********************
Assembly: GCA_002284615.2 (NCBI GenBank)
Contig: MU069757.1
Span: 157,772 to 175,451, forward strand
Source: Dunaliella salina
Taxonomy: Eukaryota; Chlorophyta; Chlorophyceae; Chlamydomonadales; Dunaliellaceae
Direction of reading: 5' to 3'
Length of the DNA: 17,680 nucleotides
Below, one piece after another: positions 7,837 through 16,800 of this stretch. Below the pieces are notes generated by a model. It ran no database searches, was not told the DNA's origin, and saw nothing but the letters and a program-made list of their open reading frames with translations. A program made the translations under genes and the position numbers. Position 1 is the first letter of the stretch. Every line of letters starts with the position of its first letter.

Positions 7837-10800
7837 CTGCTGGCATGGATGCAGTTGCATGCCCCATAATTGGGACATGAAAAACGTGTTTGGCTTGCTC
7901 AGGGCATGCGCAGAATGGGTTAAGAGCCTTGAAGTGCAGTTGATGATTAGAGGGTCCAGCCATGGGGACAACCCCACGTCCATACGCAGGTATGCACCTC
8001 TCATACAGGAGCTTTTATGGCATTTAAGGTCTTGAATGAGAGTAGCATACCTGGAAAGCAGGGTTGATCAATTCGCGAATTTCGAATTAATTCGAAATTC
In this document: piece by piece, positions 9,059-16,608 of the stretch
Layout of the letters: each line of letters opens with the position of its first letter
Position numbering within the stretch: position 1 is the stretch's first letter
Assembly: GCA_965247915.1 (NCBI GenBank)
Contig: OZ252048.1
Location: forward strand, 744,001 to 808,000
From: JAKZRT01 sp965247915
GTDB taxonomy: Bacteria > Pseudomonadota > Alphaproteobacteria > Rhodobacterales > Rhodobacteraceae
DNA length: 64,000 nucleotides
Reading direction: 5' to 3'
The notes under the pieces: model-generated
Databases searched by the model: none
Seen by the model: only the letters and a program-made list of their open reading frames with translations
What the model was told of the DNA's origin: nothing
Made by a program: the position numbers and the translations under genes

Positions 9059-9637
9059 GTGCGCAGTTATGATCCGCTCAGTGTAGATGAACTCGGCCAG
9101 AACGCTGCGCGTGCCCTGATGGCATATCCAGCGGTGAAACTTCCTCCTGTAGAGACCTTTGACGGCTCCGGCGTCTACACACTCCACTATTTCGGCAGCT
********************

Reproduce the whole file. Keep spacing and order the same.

Assembly: GCA_002284615.2 (NCBI GenBank)
Contig: MU069757.1
Span: 157,772 to 175,451, forward strand
Source: Dunaliella salina
Taxonomy: Eukaryota; Chlorophyta; Chlorophyceae; Chlamydomonadales; Dunaliellaceae
Direction of reading: 5' to 3'
Length of the DNA: 17,680 nucleotides
Below, one piece after another: positions 7,837 through 16,800 of this stretch. Below the pieces are notes generated by a model. It ran no database searches, was not told the DNA's origin, and saw nothing but the letters and a program-made list of their open reading frames with translations. A program made the translations under genes and the position numbers. Position 1 is the first letter of the stretch. Every line of letters starts with the position of its first letter.

Positions 7837-10800
7837 CTGCTGGCATGGATGCAGTTGCATGCCCCATAATTGGGACATGAAAAACGTGTTTGGCTTGCTC
7901 AGGGCATGCGCAGAATGGGTTAAGAGCCTTGAAGTGCAGTTGATGATTAGAGGGTCCAGCCATGGGGACAACCCCACGTCCATACGCAGGTATGCACCTC
8001 TCATACAGGAGCTTTTATGGCATTTAAGGTCTTGAATGAGAGTAGCATACCTGGAAAGCAGGGTTGATCAATTCGCGAATTTCGAATTAATTCGAAATTC
In this document: piece by piece, positions 9,059-16,608 of the stretch
Layout of the letters: each line of letters opens with the position of its first letter
Position numbering within the stretch: position 1 is the stretch's first letter
Assembly: GCA_965247915.1 (NCBI GenBank)
Contig: OZ252048.1
Location: forward strand, 744,001 to 808,000
From: JAKZRT01 sp965247915
GTDB taxonomy: Bacteria > Pseudomonadota > Alphaproteobacteria > Rhodobacterales > Rhodobacteraceae
DNA length: 64,000 nucleotides
Reading direction: 5' to 3'
The notes under the pieces: model-generated
Databases searched by the model: none
Seen by the model: only the letters and a program-made list of their open reading frames with translations
What the model was told of the DNA's origin: nothing
Made by a program: the position numbers and the translations under genes

Positions 9059-9637
9059 GTGCGCAGTTATGATCCGCTCAGTGTAGATGAACTCGGCCAG
9101 AACGCTGCGCGTGCCCTGATGGCATATCCAGCGGTGAAACTTCCTCCTGTAGAGACCTTTGACGGCTCCGGCGTCTACACACTCCACTATTTCGGCAGCT